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India lures medical tourists
Nineteen-year-old Asma (name changed) from Jordan needed a liver transplant. But doctors in Germany, Turkey and Egypt said she was too sick to get a transplant. Distraught and disappointed, her father, who runs a movers and packers business in Dubai, came to Delhi with her reports. He showed them to Dr Vinay Kumaran, liver transplant surgeon in Sir Ganga Ram Hospital, who said that a transplant would be possible.
It was important, though, to first examine Asma and ascertain if she was fit for the surgery. Since she was too sick to travel, the surgeon made an exception and flew to Jordan to check on her. "Normally we don't go over, but we made an exception in this case as we felt the young girl needed a chance. We got her over and her father gave the right lobe of his liver. The transplant was done nine months ago. Both she and her father are doing very well after the surgery, " says Kumaran.
Foreign citizens seeking treatment in India is not new. It has been happening for more than a decade. But what's new is how Indian hospitals, in order to spread their net wider and woo their patients more, are frequently flying their staff to countries like the UAE, Oman, Iraq, Qatar, Nigeria, Congo, Kenya, Ghana, Tanzania and Zambia.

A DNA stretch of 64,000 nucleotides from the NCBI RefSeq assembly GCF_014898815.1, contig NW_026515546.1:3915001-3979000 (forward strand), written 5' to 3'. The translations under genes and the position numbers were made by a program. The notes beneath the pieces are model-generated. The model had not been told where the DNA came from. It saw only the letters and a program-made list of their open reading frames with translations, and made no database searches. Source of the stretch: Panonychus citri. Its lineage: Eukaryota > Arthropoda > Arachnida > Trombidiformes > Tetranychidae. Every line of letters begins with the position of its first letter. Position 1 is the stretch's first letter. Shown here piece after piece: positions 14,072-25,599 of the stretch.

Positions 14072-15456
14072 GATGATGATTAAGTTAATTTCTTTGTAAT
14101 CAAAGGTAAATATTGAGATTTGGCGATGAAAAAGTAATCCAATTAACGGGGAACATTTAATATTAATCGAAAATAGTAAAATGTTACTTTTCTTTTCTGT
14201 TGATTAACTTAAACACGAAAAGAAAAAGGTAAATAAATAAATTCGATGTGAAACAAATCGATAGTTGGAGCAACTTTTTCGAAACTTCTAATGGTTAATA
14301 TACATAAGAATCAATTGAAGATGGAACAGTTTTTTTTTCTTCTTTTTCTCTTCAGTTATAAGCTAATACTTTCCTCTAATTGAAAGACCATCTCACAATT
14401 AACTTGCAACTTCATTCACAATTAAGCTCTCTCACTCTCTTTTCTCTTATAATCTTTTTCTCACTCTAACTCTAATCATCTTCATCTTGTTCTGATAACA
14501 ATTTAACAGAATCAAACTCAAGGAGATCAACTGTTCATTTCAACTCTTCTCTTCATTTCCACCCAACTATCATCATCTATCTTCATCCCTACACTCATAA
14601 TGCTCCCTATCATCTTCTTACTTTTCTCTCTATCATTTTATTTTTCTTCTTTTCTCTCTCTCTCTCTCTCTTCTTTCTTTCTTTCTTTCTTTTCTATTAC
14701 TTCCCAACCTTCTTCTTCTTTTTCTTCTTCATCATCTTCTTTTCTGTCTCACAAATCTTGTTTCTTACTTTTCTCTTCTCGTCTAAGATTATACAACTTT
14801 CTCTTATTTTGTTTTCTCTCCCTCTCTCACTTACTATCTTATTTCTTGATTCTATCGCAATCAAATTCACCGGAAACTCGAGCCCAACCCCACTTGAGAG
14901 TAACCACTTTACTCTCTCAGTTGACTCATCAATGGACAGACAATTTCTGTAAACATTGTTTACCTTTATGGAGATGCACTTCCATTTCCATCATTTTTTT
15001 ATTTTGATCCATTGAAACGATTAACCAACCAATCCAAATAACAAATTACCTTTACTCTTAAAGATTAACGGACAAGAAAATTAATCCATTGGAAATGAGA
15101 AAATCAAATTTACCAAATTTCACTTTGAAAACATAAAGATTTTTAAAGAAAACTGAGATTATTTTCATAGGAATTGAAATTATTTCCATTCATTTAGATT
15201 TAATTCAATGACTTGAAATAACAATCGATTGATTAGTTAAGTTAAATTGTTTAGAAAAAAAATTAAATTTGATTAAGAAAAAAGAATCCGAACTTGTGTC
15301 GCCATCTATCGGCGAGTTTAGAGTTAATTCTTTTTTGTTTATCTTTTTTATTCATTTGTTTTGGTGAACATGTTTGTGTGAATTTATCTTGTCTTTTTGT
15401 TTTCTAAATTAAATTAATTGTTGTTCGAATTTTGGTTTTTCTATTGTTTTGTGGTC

"Doctors from many hospitals in India visit health centres in developing countries to deliver lectures, meet people and even do some simple procedures. The more difficult cases are referred to their respective hospitals in India, " explains Dr Kapil Kochhar, senior consultant in laparoscopic and bariatric surgery in Artemis Hospital, Gurgaon. Kochhar himself has made several visits to Kabul from where the hospital gets a steady stream of patients.
The hospitals see these visits to other countries as part of their marketing efforts. Many of the hospitals even give cuts to doctors in those countries for every case referred to them. Medical travel companies based out of those countries, or even based here, also act as conduits. "Some governments, and even NGOs, in those countries send patients to recognised hospitals in India for treatment. There are hospitals in South Asia, the Middle East and Africa which act as marketing outposts and facilitation centres that help with peripheral services like visa, travel and stay, " explains Hari S Boolchandani, head of international patient services division, Max Healthcare.
Most big hospitals in the medical tourism business are looking for about 40 per cent occupancy by foreign patients as domestic medical tourism is shrinking with bigger and better health facilities being set up in smaller towns. And this share is bound to go up as hospital groups lure patients with sophisticated marketing tricks in hitherto unexplored countries.
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